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MA in Historical Studies

Course Description

History is a field of inquiry critical to all human understanding. The New School for Social Research seeks to bring historians together with social scientists and philosophers to produce critical histories of the present. It recognizes that historical inquiry has transformative potential for interpretation and theory in the social sciences. Its mission is to rejuvenate the empirically based social sciences with humanities-inspired, linguistically informed, and pictorially sympathetic approaches. The committee aims to provide The New School for Social Research with an archive and a perspective on the world that works “from the outside in.”

The Committee on Historical Studies (CHS) was founded on the conviction that the social sciences, public discussion of contemporary problems, and policymaking all become richer and more effective when joined with historical analysis; that practicing social scientists who want to work with history should learn to use historians’ standard materials and methods; and that the theories and methods of the social sciences strengthen historical research. This belief continues to guide the pedagogical and research programs of Historical Studies at The New School.

CHS was founded in the mid-1980s by Charles Tilly, Louise Tilly, Aristide Zolberg, and Ira Katznelson. Its premise is that history is a field of inquiry critical to all human understanding and that The New School for Social Research is a natural place for historians, philosophers, and social scientists to come together to develop theoretically informed and critical approaches to historical questions.

[[MA in Historical Studies]]
The MA in historical studies is awarded for successful completion of 30 credits, including two required core courses, and completion of an acceptable master’s thesis. At least 18 of the required credits must be for courses listed or cross-listed in Historical Studies. The other 12 credits could be earned by taking courses offered by other departments of The New School for Social Research or other divisions of the university, as long as they are relevant to the the historical studies program. Students who contemplate advancing to a PhD program must take care to use their electives to meet the prerequisites for acceptance to the PhD program in Politics or Sociology respectively.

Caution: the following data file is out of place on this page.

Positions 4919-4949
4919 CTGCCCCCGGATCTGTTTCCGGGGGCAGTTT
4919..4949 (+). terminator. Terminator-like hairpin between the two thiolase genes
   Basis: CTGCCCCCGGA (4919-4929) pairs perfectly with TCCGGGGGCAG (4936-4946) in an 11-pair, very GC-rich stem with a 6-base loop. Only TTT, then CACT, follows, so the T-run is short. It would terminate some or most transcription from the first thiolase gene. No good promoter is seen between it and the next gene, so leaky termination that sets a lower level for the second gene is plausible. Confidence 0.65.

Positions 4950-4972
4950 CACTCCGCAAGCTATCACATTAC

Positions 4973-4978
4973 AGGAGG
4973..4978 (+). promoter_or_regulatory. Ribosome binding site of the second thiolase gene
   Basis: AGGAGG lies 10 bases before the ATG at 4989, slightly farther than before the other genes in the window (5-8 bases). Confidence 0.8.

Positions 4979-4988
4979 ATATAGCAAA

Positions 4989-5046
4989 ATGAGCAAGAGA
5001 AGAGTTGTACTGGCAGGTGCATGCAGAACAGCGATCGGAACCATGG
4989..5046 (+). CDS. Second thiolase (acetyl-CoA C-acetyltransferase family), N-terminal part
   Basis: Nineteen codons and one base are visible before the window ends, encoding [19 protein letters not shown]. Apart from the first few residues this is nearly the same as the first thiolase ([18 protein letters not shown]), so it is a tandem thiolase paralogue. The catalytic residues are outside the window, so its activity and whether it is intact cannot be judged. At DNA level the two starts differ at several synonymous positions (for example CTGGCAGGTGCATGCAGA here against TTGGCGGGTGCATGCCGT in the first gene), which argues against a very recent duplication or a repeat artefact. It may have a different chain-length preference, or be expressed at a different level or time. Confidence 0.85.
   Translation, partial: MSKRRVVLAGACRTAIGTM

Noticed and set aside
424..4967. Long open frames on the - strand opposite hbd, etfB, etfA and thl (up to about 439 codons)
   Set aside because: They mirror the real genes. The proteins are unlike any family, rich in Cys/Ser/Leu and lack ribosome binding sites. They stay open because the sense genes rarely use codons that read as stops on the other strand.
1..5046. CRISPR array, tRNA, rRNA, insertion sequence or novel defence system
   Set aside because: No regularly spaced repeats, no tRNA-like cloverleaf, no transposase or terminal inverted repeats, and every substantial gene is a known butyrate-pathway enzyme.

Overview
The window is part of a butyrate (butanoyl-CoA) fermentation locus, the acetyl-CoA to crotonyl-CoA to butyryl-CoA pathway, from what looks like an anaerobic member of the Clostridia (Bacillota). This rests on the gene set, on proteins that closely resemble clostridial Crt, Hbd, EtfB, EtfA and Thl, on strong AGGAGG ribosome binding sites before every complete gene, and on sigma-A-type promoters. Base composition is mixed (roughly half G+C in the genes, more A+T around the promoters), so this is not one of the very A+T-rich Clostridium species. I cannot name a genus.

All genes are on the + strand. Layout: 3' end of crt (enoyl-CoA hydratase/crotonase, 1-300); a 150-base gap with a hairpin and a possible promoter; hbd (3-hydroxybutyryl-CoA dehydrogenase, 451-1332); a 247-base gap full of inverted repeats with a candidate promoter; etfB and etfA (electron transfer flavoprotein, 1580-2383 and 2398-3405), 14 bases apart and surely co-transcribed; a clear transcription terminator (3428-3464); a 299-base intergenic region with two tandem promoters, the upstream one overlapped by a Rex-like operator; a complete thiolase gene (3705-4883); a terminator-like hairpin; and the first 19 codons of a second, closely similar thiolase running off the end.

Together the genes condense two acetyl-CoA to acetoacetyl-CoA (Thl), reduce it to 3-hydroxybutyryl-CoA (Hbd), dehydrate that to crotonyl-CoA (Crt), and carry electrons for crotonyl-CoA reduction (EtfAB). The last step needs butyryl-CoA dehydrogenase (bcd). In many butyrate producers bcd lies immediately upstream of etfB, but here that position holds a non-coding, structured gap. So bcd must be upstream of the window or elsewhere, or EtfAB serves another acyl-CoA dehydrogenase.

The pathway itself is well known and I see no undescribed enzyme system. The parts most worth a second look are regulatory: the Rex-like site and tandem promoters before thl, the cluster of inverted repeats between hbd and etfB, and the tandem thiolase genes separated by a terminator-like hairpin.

All students must take a linked pair of seminars in their first year that will orient them to the discipline:
- GHIS 6133 Historiography and Historical Practice
- GHIS 6134 Historical Sources and Methods

The historical studies program is designed to be completed in two years of full-time study, including the writing of the thesis. Part-time study is permitted. A student who expects to study part-time should consult with a department advisor about a timetable for completion of the degree requirements. Students are expected to attend the committee’s public seminars, conferences, and lectures and other activities.

The Master’s Thesis: After completing at least 18 credits, including both required courses, students may submit a proposal for a master’s thesis to their faculty advisor. The thesis is normally an original paper based on primary research written in the form of an article prepared for publication in a peer-reviewed journal. It must reference both primary and secondary historical sources and should be between 40 and 60 double-spaced pages (65 pages is the maximum allowed). Students working on a thesis register for Independent Study under the supervision of the thesis advisor. The completed MA thesis must be submitted for review by two faculty members of the Committee on Historical Studies; the deadlines are April 1 for May graduation and November 15 for January graduation. MA theses that are found unsatisfactory may be revised and resubmitted.

Entry Requirements

A bachelor’s degree from an accredited American college or university, or the equivalent degree from a foreign college or university. The New School for Social Research’s MA program has been particularly attractive to students who wish to become more broadly educated historians or more historically informed social scientists.

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